Couture is the product of tireless craftsmanship from a group of petite mains. They are the men and women who work behind the scenes to handcraft the articles of clothing that miraculously make it down the runway after hundreds of hours of work. It’s quite remarkable to witness the couture shows. Sunday and Monday’s offerings inspired cynicism and apathy in me, but the Chanel show yesterday morning reignited my love and appreciation for the craft. Primarily this was because Karl Lagerfeld invited the petite mains to be the set. No extravagant lion consuming the Grand Palais, no feminist march, no shopping mall; just a few rows of tiered seating, the petite mains at work, and gracefully dressed models.
The setting at Chanel is to contextualise the clothing. We’ve seen a controversially cartoonish turn in Cuba (although most Cubans can’t meet Chanel’s outrageously high price points), athleisure to wear to the supermarket (a commentary on mass-consumerism), clothes for a post-apocalyptic meltdown (the end of the world could be nigh, Karl wanted his say). This season was all about the craft, though that’s not to say there wasn’t a connection to the zeitgeist. In recent years, films like Valentino: The Last Empire and Dior and I have risen in popularity. People want to know what happens behind the scenes. Here, Karl presents just that—the clothes originated from the women seated behind sewing machines, fitting models, hand-sewing.
On show yesterday morning: boxy boucle jackets and trousers, floral embroidered dresses—classic Chanel pieces, with an added focus on print and surface decoration. Couture allows the collection to go places the ready-to-wear can’t. Lemarié, responsible for the feathers and flowers, poured hundreds of hours into specially designing each petal to be adorned on tweed outfits. Lésage produce the intricate embroideries for the collection. Both companies are subsidiaries of Chanel—there are twelve in total, with roles varying from glove-making, shoemaking, to pleating, amongst others. Chanel purchased those “to preserve and promote the heritage, craft and manufacturing skills of fashion artisan workshops.”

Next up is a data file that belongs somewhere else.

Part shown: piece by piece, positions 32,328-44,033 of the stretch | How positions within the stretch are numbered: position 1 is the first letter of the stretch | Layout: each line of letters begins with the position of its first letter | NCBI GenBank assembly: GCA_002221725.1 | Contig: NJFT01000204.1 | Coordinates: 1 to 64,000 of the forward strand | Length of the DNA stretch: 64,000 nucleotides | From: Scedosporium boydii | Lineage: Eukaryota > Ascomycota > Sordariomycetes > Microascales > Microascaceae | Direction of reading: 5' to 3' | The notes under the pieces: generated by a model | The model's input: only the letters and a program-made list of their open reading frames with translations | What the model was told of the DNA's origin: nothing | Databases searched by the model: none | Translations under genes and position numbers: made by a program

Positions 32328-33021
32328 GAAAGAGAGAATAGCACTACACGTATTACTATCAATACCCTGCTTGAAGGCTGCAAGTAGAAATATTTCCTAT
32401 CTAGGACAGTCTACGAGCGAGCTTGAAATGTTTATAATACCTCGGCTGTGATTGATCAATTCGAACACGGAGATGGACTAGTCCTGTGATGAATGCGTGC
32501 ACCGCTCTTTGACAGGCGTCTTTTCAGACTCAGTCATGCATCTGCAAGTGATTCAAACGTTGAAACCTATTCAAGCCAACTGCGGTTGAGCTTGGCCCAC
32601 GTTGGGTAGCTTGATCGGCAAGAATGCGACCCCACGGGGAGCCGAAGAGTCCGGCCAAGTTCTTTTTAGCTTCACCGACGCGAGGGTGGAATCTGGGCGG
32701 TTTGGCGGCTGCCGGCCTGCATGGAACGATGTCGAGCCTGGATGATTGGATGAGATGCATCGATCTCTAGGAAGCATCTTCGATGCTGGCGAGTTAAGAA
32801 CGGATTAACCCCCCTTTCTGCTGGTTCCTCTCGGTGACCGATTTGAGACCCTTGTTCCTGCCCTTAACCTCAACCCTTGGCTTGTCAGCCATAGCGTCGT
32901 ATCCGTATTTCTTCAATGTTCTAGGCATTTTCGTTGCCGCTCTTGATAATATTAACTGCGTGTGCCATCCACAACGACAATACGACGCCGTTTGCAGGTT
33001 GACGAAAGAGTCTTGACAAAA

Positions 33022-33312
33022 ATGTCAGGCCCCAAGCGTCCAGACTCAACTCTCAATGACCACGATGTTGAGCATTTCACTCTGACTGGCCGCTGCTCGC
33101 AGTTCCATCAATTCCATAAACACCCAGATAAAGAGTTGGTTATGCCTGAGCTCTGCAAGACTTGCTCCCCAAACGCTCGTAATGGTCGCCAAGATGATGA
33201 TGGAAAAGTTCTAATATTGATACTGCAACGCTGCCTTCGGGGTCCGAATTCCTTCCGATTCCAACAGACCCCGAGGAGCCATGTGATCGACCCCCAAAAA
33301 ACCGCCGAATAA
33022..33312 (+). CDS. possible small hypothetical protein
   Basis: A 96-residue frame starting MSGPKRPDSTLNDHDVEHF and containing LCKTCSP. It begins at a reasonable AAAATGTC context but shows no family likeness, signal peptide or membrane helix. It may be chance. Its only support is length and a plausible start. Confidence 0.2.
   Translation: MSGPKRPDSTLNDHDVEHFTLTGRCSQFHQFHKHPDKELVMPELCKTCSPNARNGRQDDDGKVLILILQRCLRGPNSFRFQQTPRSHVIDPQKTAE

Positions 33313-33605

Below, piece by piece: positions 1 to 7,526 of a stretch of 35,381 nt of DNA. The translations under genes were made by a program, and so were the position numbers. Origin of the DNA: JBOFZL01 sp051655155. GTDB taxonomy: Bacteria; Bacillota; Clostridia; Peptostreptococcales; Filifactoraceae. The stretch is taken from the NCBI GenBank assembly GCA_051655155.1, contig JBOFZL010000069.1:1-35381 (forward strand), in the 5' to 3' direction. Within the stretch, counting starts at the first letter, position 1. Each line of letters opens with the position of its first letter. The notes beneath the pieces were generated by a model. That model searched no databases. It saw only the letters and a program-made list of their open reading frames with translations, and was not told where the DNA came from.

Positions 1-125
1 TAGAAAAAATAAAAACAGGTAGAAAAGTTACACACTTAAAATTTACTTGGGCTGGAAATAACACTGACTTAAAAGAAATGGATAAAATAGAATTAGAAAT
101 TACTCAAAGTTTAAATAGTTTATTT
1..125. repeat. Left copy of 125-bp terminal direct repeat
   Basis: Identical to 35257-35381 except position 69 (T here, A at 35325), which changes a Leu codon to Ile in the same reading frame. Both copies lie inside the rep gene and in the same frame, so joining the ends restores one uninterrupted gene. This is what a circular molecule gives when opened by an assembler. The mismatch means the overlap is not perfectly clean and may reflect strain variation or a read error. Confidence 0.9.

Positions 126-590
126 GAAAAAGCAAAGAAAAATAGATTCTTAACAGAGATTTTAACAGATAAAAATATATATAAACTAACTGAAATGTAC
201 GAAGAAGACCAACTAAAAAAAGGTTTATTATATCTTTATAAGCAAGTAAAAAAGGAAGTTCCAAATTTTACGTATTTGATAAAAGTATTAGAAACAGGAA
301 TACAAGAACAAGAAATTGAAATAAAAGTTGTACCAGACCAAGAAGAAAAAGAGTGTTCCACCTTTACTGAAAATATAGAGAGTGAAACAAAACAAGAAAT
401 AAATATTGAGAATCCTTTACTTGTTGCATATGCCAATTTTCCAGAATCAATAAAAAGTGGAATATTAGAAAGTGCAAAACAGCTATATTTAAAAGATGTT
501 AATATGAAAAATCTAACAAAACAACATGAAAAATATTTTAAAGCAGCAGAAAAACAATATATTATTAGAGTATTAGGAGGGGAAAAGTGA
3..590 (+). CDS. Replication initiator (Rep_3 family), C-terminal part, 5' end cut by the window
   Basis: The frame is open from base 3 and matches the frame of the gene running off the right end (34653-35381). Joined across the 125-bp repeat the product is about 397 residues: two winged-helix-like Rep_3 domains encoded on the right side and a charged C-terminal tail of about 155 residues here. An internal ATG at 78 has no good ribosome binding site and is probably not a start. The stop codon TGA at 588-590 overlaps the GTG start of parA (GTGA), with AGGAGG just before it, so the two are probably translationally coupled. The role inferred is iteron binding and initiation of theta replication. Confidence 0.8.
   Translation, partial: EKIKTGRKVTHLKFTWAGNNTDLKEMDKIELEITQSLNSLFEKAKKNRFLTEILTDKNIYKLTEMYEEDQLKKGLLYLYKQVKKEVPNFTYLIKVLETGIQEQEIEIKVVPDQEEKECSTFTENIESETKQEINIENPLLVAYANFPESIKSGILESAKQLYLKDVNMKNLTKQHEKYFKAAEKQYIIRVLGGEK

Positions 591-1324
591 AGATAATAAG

The artist at work. Still one of the most fascinating aspects to artistic fields. The ability to watch something being made is so valuable and interesting. Like with last season’s front row only experience, Lagerfeld’s decision to pare back the setting enhanced the show. Regardless of spectacle or no spectacle, the Chanel show is still the show people will never stop talking about.
Finale procession at Chanel instagram.com/fashiontomax
Similar to Karl Lagerfeld’s lifelong passion for his craft, Giorgio Armani is also showing no signs of slowing down. The 81-year-old has a career that spans fifty years, an impressive feat. His ready-to-wear line focuses specifically - occasionally, frustratingly - on impeccable tailoring. There wasn’t a shortage of that at his show yesterday evening.
His work, which features ubiquitous reference to Oriental dressing as seen through an Italian’s eyes, was as refined as it usually is. There was a splendid selection of outrageously expensive jackets and blazers that stole the collection. Another standout was a velvet evening gown, embellishment lining the front, bold shoulders and a deep plunging neckline. This is the Armani I love seeing. An evening dress emperor who can make any woman feel like an empress. Credit where credit is due: Mr Armani knows a thing or two about making a woman feel great. On the contrary, the velvet, baggy trousers on display, were slightly garish. They were MC Hammer Couture, not Armani Privé.
Two guest designers joined the schedule this season. Both of them presented yesterday. Giles Deacon from London, J.Mendel from New York. Giles forewent a London Fashion Week show last year, shuttering his ready-to-wear line. The designer opted to solely focus on couture, an announcement that shocked and upset many. What he displayed at couture week was largely forgettable but there are a few red carpet moments in the making. Anna Cleveland stars in the lookbook, conveying supposed drama to the viewer. The 20s-inspired collection would’ve benefitted from a show, if you ask me. The theatrical element that imbued his last two outings propelled the collections to be fan favourites. Lest we forget Anna Cleveland pirouetting down the runway more twelve months ago: an iconic runway moment.
J.Mendel’s show was quite interesting. He’s a designer who doesn’t bear the same drama as Giles, nor has he had a career-defining runway moment. But his couture effort was something special. Gilles Mendel inherited the family business, which already specialised in private orders of fur and evening wear. That’s what he presented, but on an amplified scale to his meagre ready-to-wear. The furs will undoubtedly provoke ire from animal rights activists, but they were the most expensive looking furs I’ve seen in a long time—some brands make them look cheap. There was no cheapness to this collection. It was a confident outing.
I wrote yesterday about couture being fashion’s last stronghold. As evinced by the day, the couture schedule will live on forever. It’s a craft that’s being preserved and rightly so. For the unlucky ones who can’t afford it, it’s an opportunity to appreciate in a way that you can’t at ready-to-wear.
Photo Credit: voguerunway.com